How to format DateTimes as strings with Timex's DateFormat module, and time intervals with TimeFormatter

Formatting DateTimes

Formatting DateTimes in Timex is done via the Timex.DateFormat module. There are two built in formatters, :default and :strftime. The details of how to construct format strings can be found in the docs for Timex.Format.DateTime.Formatters.Default and Timex.Format.DateTime.Formatters.Strftime, so this document will be a brief overview of the DateFormat API and how you use it typically.

# By default the :default formatter is used
> Date.from({2013, 8, 18}) |> DateFormat.format("{YYYY}-{M}-{D}")
{:ok, "2013-8-18"}

# But you can use the :strftime formatter very easily
> Date.from({2013, 8, 18}) |> DateFormat.format("%Y-%m-%d", :strftime)
{:ok, "2013-08-18"}

# If you create your own formatter, you can use it easily as well
> Date.from({2013, 8, 18}) |> DateFormat.format(format_str, MyApp.MyDateFormatter)

# If formatting fails for some reason you will get an `{:error, reason}` tuple, so it's
# recommended to use `format/1` or `format/2`, however you can use the "bang"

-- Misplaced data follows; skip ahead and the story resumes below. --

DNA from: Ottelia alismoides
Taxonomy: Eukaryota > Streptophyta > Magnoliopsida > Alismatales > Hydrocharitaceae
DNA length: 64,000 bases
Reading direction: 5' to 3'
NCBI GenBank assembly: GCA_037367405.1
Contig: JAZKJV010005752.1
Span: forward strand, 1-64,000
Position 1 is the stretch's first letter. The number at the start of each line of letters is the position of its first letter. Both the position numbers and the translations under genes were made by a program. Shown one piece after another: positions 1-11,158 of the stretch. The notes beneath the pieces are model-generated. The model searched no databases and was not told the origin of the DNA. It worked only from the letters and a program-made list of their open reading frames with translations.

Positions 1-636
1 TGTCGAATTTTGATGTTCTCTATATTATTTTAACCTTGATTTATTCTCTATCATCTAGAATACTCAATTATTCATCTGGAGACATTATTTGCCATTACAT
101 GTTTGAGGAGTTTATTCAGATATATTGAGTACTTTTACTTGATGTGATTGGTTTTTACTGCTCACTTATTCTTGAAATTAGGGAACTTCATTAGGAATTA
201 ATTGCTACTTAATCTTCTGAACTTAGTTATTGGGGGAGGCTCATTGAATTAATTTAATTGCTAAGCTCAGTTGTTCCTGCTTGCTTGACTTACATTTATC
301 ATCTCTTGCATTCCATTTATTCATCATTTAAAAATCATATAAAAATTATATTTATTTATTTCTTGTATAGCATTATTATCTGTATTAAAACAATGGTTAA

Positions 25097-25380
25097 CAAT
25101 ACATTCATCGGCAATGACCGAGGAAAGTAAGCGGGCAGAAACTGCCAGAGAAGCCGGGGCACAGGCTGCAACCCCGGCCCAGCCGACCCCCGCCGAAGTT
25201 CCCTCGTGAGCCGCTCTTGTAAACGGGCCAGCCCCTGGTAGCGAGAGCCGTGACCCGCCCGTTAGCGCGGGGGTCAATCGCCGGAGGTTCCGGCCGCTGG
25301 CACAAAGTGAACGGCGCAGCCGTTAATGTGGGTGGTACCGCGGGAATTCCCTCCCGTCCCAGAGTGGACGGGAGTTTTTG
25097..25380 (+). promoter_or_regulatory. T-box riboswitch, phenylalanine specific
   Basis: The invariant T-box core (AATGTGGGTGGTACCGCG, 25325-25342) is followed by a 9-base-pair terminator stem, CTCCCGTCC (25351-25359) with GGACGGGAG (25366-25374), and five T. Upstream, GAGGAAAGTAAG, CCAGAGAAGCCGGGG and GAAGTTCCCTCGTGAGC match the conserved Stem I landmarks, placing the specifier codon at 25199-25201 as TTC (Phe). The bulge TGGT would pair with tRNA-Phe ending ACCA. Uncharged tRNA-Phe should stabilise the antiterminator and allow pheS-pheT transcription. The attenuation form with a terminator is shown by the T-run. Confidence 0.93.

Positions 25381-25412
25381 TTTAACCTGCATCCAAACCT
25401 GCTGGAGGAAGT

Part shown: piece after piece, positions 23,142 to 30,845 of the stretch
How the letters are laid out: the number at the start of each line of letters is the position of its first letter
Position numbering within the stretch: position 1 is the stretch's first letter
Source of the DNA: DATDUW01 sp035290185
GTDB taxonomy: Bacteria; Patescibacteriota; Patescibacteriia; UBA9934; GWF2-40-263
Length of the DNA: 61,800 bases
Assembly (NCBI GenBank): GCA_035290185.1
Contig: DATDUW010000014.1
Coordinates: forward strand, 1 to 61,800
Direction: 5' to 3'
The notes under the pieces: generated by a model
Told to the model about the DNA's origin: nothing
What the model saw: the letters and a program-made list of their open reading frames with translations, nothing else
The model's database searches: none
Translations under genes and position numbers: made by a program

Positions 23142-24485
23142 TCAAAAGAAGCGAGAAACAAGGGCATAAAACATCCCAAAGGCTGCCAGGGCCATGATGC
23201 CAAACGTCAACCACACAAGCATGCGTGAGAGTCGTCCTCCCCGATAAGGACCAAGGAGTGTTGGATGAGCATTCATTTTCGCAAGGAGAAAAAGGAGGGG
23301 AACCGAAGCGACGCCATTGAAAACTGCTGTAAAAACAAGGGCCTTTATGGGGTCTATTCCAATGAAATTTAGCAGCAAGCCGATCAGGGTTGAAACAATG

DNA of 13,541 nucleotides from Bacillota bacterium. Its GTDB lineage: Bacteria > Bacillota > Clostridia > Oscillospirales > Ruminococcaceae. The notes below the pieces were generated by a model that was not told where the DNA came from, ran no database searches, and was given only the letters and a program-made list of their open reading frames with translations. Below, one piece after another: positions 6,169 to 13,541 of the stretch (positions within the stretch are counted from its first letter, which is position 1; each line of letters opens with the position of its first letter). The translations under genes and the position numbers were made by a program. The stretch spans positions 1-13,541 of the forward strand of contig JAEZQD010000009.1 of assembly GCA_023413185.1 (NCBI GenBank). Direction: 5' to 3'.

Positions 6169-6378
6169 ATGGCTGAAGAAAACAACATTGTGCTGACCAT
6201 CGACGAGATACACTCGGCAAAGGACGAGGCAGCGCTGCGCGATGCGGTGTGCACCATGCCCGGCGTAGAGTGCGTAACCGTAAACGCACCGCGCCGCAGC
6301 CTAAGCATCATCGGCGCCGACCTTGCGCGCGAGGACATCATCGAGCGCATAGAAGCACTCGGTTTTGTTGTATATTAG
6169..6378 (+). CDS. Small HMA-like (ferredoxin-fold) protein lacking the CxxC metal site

# versions of these two, `format!/1` or `format!/2` which will return the result directly,
# or raise on failure
> Date.from({2013, 8, 18}) |> DateFormat.format!("%Y-%m-%d", :strftime)

Formatting intervals/durations (represented as timestamps)

Formatting intervals (or timestamps really) is done via the Timex.Format.Time.Formatter module, which is aliased as TimeFormat when you use Timex in iex or in your own code. It is extensible like DateFormat as well.

# Time since the epoch
> |> TimeFormat.format
> |> TimeFormat.format(:humanized)
"45 years, 7 months, 3 weeks, 4 days, 18 hours, 13 minutes, 16 seconds, 141.422 milliseconds"

# Time it took to execute some code
> {interval, _} = Time.measure(fn -> 1..10000 |> Enum.reverse end)
{{0, 0, 2614}, ...}
> interval |> TimeFormat.format
> interval |> TimeFormat.format(:humanized)
"2.614 milliseconds"